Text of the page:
How to Care for Your Fiddler Crabs
The Inside Scoop from Aqualand on Uca Species
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Origins: These crabby little guys inhabit the shores of Florida. Their scavenging helps keep Florida’s coasts clean. Fiddler crabs eat algae in the wild. Anything you give them will be more nutritious.
Name: “Uca” comes from the name the local Seminoles called the little scudders. We call them “fiddlers” because that big claw the males wave around looks exactly like the 1684 Stradivarius mini-violin that Antonio Stradivari made for his second son – the one who played second fiddle.
Males in the Wild: Male fiddler crabs dig deep burrows in the mud. When the tide approaches (twice a day), they pull a lid over their burrow and retreat into the safety of their little hidey-holes. As the water withdraws, they flip their lids and start looking for algae and fiddler babes. When they see a female, they start waving that big claw around and making kissy-kissy noises (actually, rattling their big claw against their burrow walls) in hopes of coaxing one of the nubile female crabs into their boudoir to look at their etchings.
Females in the Wild: Female fiddler crabs also dig burrows and come out when the tide recedes to look for algae and guys with big claws.
Threats in the Wild: Big wading birds love tasty little fiddler crabs. Turtles ditto. Also raccoons and big frogs and toads. Not too many restaurants tho serve fiddler crabs on their menu. Indoors, their main threat is climbing out and drying out.
Water Conditions: Add a teaspoon of salt per gallon of water. Change your fiddler crab water often.
Like to Climb: Male fiddler crabs seek out high points in their cage so they can wave at more females. They can also climb out of their cage unless you cover it securely.
Size: We call them mini-crabs because they top out at about 1.5 inches – plus that great big claw on the male fiddler crabs.
Foods: Most important, provide their food in a shallow dish – one they can get in and out of easily. Hermit crab food works great. Probably anything you give them will work. Change their food daily. Once most foods get wet, they start growing moldy and … oh, wait, they eat that too. But you want a cage that smells clean, so change their food daily. You for sure want to avoid providing a home for those pesky gnat-like flitterbys that always find smelly food. Fiddler crabs eat surprisingly daintily. They pick up each tiny speck of food and carefully place it into their mouths -- unlike the larger crabs that greedily grab the biggest chunks they can find and run off with them.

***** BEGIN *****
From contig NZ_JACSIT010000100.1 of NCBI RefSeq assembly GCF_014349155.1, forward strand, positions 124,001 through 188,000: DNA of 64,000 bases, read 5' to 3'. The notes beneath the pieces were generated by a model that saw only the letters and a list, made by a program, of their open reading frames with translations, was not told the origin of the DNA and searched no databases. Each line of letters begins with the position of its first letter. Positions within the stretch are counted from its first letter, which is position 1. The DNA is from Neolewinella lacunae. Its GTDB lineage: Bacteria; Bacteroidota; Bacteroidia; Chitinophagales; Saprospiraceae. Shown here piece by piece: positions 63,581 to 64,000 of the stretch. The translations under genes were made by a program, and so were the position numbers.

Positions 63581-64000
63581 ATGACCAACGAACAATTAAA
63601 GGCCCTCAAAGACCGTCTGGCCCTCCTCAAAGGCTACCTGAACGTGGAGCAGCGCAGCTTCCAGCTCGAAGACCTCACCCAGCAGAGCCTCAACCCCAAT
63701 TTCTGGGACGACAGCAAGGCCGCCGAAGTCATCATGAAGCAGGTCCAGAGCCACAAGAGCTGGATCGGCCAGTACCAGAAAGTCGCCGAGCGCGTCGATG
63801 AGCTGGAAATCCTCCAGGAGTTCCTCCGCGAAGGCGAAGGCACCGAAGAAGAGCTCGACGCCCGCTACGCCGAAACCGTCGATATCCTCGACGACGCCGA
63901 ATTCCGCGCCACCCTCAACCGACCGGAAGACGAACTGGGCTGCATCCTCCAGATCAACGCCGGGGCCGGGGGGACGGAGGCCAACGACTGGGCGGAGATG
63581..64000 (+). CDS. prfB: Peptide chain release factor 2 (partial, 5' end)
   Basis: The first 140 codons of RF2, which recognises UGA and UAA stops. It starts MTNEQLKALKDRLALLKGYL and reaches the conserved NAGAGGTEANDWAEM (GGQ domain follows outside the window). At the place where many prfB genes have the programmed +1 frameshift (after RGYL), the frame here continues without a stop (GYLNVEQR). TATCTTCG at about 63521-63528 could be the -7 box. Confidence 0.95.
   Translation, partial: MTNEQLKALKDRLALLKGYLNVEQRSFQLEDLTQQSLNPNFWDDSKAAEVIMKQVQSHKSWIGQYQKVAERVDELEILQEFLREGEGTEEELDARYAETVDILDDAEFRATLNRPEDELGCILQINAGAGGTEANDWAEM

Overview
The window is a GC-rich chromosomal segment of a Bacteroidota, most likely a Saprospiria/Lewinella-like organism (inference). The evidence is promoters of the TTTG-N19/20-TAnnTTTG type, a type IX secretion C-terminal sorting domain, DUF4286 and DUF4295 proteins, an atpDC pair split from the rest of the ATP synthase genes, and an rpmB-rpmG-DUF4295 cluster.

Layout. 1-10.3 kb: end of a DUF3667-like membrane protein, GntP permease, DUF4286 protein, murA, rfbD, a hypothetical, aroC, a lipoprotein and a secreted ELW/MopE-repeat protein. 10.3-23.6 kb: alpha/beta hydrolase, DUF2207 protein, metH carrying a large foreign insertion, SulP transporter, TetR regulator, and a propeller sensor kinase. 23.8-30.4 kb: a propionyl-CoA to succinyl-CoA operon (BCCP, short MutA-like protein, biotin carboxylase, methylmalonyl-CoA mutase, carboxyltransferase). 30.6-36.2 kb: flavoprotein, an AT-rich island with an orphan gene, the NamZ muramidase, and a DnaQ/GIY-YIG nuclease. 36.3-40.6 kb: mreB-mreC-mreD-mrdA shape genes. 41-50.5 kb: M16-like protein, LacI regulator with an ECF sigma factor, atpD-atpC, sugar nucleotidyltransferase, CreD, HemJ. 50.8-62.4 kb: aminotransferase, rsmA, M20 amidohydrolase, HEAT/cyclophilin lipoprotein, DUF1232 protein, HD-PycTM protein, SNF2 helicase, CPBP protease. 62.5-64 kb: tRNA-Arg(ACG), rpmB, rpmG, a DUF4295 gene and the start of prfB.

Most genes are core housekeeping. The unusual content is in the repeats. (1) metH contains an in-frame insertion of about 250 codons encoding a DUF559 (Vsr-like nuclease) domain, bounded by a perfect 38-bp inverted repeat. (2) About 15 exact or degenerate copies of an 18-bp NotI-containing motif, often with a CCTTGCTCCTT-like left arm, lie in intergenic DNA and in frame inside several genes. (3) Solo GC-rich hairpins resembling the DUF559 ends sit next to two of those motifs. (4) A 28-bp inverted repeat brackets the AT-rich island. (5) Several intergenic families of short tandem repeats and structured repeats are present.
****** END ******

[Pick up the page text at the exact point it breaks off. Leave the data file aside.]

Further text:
Space Requirements: In small groups your fiddler crabs will want a square foot of space each. When you crowd them like we do, they seem to lose interest in arguing. They’ll act more naturally (argue more) in smaller herds.
Breeding: If the male fiddler crab coaxed a female into his burrow for a two-week honeymoon, she will produce numerous eggs (in the thousands) that drift off into the ocean. Hard to duplicate in the average backyard.
Substrate Choice: Dirt,
coconut fiber, potting soil, or vermiculite would make a good substrate to
burrow into. Most people use gravel
or sand. Fiddler crabs blend into natural gravels.
Tank Mates: You can mix them with equal-sized non-violent terrarium residents. Anoles, fire-belly toads, newts, dwarf African frogs come to mind. Even tho those big claws look formidable, these guys are not crayfish. You can pick them up with impunity (or with a net if you are fresh out of impunity). Cover your net. Fiddler crabs skitter out of a net in an instamante.
Plants: Immaterial to the crabs, but planted tanks (even plastic plants) make their biotope look better to us. Feng shui does not seem to apply to fiddler crabs.
Word: If you hear strange sounds coming from your
fiddler crab corral at night, relax.
Your fiddler crabs are just fiddling around.
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